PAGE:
Irish airline Aer Lingus has unveiled its first rebrand in over twenty years to reflect a “new, changing” Ireland.
A promotional video documenting the process of making the changes to the brand, referenced the marriage equality and the abortion referendums, seen as seismic changes in the country in the last five years.
“Just as Ireland continues to evolve, inspire and continues to define its place in the modern world, so should our airline, as Ireland strives, so strive Aer Lingus,” the video stated.
Bosses at the airline spoke about the importance of passengers’ emotional connection to the brand, while cementing the company’s place on the world stage as a leading value carrier.
Mike Rutter, chief operating officer, said: “Any new imagining of the brand must remain true to those who feel the brand is part of their life and landscape, we’re also deeply aware the brand must reflect Ireland in 2019, a society that is open, progressive, liberal, outward-looking and dynamic.
“An Ireland that is proudly European and has become the destination of choice for inward investment where English language, a high quality educated workforce and a commitment to Europe are the key decisioning points.”
Mr Rutter added staff are being put through training and “cultural change programmes”.
The changes, which were undertaken following results from 26 focus groups across different sections of passengers, include a new version of the iconic shamrock logo and colour scheme for aircraft.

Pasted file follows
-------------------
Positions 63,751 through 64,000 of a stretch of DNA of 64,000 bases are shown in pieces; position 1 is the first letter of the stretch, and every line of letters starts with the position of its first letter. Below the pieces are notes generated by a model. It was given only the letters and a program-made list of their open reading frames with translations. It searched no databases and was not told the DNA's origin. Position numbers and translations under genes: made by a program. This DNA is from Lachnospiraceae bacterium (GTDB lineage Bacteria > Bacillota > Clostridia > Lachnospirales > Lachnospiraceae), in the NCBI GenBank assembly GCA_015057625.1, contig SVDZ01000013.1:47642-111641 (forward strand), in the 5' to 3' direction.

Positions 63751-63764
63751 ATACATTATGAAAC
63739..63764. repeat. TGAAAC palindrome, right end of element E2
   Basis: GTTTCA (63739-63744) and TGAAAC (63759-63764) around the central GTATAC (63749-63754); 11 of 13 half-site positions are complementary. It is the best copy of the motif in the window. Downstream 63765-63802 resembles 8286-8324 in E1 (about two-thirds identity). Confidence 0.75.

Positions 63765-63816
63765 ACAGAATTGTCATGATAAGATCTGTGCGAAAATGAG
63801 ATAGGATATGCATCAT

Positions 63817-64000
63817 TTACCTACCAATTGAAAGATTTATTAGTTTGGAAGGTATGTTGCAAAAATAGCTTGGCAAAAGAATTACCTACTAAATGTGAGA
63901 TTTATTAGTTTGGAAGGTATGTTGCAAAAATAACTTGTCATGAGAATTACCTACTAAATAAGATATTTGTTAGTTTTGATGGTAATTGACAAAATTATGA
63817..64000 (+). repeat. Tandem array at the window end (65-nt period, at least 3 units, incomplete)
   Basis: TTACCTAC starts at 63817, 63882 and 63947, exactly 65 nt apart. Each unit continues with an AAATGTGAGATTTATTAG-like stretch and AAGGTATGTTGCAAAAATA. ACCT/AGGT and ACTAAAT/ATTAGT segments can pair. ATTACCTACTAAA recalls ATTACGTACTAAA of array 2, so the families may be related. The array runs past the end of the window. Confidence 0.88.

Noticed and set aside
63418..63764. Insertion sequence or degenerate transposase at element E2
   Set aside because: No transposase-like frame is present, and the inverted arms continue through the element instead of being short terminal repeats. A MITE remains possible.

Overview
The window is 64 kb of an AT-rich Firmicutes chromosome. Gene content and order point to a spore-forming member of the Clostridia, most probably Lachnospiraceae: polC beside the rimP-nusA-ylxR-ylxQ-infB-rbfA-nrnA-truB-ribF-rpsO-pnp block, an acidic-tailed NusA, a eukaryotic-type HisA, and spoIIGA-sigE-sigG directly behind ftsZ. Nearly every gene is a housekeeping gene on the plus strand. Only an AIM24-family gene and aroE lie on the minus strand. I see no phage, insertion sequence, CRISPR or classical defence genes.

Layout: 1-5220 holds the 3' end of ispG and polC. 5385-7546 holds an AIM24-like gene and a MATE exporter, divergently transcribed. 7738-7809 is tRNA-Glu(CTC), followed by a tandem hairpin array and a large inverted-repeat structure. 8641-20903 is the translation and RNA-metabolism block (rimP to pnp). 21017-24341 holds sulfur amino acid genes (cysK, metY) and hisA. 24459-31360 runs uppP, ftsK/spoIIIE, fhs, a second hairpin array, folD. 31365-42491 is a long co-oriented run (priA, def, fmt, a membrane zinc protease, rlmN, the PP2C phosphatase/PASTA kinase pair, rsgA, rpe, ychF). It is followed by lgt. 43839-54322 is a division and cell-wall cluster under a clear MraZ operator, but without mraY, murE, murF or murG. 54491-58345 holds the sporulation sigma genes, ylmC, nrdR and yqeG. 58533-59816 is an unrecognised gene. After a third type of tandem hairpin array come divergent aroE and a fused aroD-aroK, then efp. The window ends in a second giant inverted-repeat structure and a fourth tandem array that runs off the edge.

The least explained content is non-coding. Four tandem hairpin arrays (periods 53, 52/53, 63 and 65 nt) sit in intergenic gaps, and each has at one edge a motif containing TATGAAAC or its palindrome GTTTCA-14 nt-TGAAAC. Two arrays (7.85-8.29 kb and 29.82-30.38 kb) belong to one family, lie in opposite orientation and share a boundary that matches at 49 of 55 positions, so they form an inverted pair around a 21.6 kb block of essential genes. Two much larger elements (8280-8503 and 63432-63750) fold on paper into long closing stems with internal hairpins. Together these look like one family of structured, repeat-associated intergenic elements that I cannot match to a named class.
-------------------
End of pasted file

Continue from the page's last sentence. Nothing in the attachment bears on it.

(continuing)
It was noted the original colour scheme proved much beloved in Ireland. However internationally, respondents said that it looked like the airline could “get you to Ireland but not to New York”.
The unveiling, which happened at Dublin airport on Thursday, displayed a newly painted A330-300 series aircraft.
The airline claims the aim of the update is a “refreshed vision of modern Ireland”, to give the brand a more dynamic image as it continue expanding into the North Atlantic market.
The 400-plus changes are in the early stages but the air carrier hopes to have the new look across the business completed by 2021.
The website and app will see the changes instantaneously, beginning on Thursday, as will passenger check-in areas and boarding gates.
New uniforms, designed by Irish designer Louise Kennedy, will be unveiled later in the year.
Chief executive officer Sean Doyle would not say how much the rebrand cost, but added that reports suggesting it was in the region of two million euro were false.
He said the overall price was less than that and was “value for money”.